Popcorn is one of my favorite foods, it is simple, pure and good. I will have microwave popcorn when I am feeling really lazy, but I always find that making it on the stove is almost always worth the extra effort. Making popcorn on the stove is a bit of a dying art, people are scared of giving it a try. This is a shame though, it is really pretty easy and anyone should be able to pull it off.
Stovetop Popcorn Tips and Tricks
That said there are a couple of tips and tricks to make a good bowl of stove top popcorn.
- Heat is your friend. Popcorn pops when the water inside the kernel quickly turns to steam causing the kernel to explode open. Without enough heat it explode as much and the popcorn won’t be as light and crisp.
- Aim for medium-high heat. You want it to be hot enough to pop the corn, but you don’t want to smoke the oil. You want the oil to be about 400-450 degrees. The burner should be hot enough to get the oil back up to this heat when you add the corn.
- Use a heavy, covered pot. You want a pot that can store the heat so that when you add the corn it doesn’t cool off too much.
- You want to use a mild oil with a high smoke point. I love Corn Oil, but peanut and Canola oil also work.
- You need to leave the lid slightly ajar, you want to let the steam vent. When the kernels pop they let of steam. If the steam doesn’t escape, the popcorn gets chewy.
- It is best to store the popcorn kernels in your cupboard. You want to try and make sure it doesn’t dry out. You need the water in the kernels to make it pop.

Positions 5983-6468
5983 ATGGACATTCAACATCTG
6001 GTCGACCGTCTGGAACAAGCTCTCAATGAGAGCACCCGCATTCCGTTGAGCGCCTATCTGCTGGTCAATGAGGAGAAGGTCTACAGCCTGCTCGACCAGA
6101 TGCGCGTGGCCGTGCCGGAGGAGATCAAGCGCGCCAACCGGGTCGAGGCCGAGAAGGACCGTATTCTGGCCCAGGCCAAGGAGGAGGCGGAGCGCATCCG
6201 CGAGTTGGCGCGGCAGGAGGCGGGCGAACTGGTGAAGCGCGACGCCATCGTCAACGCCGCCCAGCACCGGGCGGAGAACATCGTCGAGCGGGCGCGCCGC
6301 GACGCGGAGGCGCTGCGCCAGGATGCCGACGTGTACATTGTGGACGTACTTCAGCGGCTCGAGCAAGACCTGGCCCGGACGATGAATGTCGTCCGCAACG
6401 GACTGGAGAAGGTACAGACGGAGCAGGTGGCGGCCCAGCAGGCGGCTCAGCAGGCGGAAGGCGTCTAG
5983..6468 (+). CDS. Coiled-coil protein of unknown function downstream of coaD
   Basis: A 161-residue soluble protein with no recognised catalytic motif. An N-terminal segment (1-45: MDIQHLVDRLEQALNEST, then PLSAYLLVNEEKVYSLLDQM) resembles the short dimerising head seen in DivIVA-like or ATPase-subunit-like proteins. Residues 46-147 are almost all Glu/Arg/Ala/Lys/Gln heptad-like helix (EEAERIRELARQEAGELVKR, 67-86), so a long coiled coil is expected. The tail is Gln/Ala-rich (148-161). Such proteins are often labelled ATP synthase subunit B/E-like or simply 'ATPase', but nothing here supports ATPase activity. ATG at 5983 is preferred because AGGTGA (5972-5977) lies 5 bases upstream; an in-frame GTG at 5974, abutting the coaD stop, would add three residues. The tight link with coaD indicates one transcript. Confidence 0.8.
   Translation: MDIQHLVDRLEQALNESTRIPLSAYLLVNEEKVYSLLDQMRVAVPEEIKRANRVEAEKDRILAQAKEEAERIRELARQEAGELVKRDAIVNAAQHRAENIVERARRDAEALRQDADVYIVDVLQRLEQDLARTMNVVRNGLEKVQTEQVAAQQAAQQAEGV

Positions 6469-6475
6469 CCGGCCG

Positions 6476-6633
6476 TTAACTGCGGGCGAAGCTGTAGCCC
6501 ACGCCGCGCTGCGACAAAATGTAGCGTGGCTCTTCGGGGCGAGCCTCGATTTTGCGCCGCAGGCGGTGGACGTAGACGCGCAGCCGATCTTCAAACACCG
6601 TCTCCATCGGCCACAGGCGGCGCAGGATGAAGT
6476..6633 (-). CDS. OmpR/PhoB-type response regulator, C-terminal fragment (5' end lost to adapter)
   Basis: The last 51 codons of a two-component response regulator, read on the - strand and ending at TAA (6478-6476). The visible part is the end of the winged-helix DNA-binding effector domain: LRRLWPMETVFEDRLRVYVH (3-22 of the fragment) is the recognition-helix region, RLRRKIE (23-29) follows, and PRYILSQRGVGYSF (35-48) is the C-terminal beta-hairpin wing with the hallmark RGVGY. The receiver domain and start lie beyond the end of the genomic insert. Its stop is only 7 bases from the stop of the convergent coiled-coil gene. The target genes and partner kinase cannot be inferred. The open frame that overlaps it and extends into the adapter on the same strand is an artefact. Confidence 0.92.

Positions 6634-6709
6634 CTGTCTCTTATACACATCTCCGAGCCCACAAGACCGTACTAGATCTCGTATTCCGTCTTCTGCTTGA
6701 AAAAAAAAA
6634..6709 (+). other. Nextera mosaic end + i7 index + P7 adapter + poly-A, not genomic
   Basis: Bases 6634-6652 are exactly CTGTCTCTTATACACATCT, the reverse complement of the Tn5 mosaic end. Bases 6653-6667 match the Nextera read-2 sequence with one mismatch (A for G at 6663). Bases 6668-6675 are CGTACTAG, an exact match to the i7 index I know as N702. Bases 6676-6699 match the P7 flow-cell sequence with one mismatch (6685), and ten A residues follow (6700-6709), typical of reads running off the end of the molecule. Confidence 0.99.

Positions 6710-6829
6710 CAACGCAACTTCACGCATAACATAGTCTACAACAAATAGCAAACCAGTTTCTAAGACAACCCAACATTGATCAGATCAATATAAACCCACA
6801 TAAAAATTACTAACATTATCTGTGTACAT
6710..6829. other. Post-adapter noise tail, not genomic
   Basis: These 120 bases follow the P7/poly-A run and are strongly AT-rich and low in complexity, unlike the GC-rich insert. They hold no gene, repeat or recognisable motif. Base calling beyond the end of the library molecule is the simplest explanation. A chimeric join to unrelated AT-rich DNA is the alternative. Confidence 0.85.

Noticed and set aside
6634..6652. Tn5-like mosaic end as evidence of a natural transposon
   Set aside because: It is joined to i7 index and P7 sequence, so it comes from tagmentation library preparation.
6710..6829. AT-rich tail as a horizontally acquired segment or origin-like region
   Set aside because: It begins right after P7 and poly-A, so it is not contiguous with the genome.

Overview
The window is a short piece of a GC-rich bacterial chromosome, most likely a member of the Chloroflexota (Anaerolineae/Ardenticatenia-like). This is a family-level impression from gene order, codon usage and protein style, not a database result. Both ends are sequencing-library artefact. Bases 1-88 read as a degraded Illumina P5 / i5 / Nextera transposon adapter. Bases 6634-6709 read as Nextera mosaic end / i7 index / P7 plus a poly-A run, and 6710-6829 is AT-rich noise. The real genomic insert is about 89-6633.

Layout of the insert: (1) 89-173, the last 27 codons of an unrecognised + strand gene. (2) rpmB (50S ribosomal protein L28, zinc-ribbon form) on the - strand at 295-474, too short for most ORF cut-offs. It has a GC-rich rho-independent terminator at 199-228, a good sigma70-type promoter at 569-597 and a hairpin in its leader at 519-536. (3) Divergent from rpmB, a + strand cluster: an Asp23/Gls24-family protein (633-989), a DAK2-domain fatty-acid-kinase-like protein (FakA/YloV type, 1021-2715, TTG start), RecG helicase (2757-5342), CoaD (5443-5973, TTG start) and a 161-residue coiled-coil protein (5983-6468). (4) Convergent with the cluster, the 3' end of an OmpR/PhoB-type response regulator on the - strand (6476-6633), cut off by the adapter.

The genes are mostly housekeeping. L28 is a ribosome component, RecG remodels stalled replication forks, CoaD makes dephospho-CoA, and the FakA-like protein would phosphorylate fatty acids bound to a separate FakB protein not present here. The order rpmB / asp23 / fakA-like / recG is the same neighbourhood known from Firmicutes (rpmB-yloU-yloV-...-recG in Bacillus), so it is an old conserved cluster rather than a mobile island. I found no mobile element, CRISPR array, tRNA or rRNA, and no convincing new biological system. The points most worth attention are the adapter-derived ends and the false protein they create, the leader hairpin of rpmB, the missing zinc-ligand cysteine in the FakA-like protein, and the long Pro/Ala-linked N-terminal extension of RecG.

- For best results, after you open your popcorn bag, always store your popcorn in a glass jar, or some other airtight container. Store it in a cool, dry place, out of direct sunlight.
- If your popcorn, when you pop it, has a slightly gummy texture or pops up like foam, it might be too moist (by approximately 1%). You can put some kernels on a plate and leave it on your counter for a day, then see if it improves.
- If your popcorn tastes tough after you pop it (too dry by approximately 1%), it may improve with a little added moisture. The ratio is one teaspoon of water to 1 pound of popcorn. Put it in a glass jar and shake it up. Shake it up at least 2 or 3 times a day for 3 days, then try popping it again. Be sure and shake it up, otherwise the water will stay at the bottom and mold the popcorn.
- Old Bay – This is my favorite topping, it is spicy and salty and sticks to the popcorn really well.
- Brewer’s Yeast or Nutritional Yeast – Tastey sort of buttery and it is good for you, it is a little tough to get it too stick though. I have found tossing it with soy sauce makes it stick and tastes good together. They soy can make the popcorn soggy though.
- Kernel Season’s – They make lots of fun flavors. So far I like Naco Cheese the best.
- Garlic Powder – Good and garlicy, and it sticks well
- 1/3 cup popcorn kernels
- 3 Tbsp corn oil
- 3-4 quart heavy cover pot
- Place pot over medium-high heat. Pour in oil and add three kernels. Cover
- Wait for test kernels to pop. After they pop, add all the remaining popcorn. Leave the lid slightly ajar.
- Shake the pot every 10 to 20 seconds to keep the kernels from burning. The kernels should starting popping slowly and then quicker and quicker. When things are popping, lift the lid two or three times to make sure the steam is venting, watch out for flying popcorn!
- When the popping slows down to every other second or so, remove the pot for the heat
- Pour half the popcorn into a bowl, sprinkle some of the topping on the bowl and shake. Pour the remaining popcorn in the bowl and add more seasoning.
Use a heavy pot that can hold the heat.
Here are some additional tips from Wisconsin Gold Harvest, producers of some great popcorn:
Popcorn with Old-Bay.
Everyone has their own favorite popcorn toppings, but here are a few of mine. Also if you ware going to add salt, try adding it when you add the corn to the oil, it will help it get even coverage.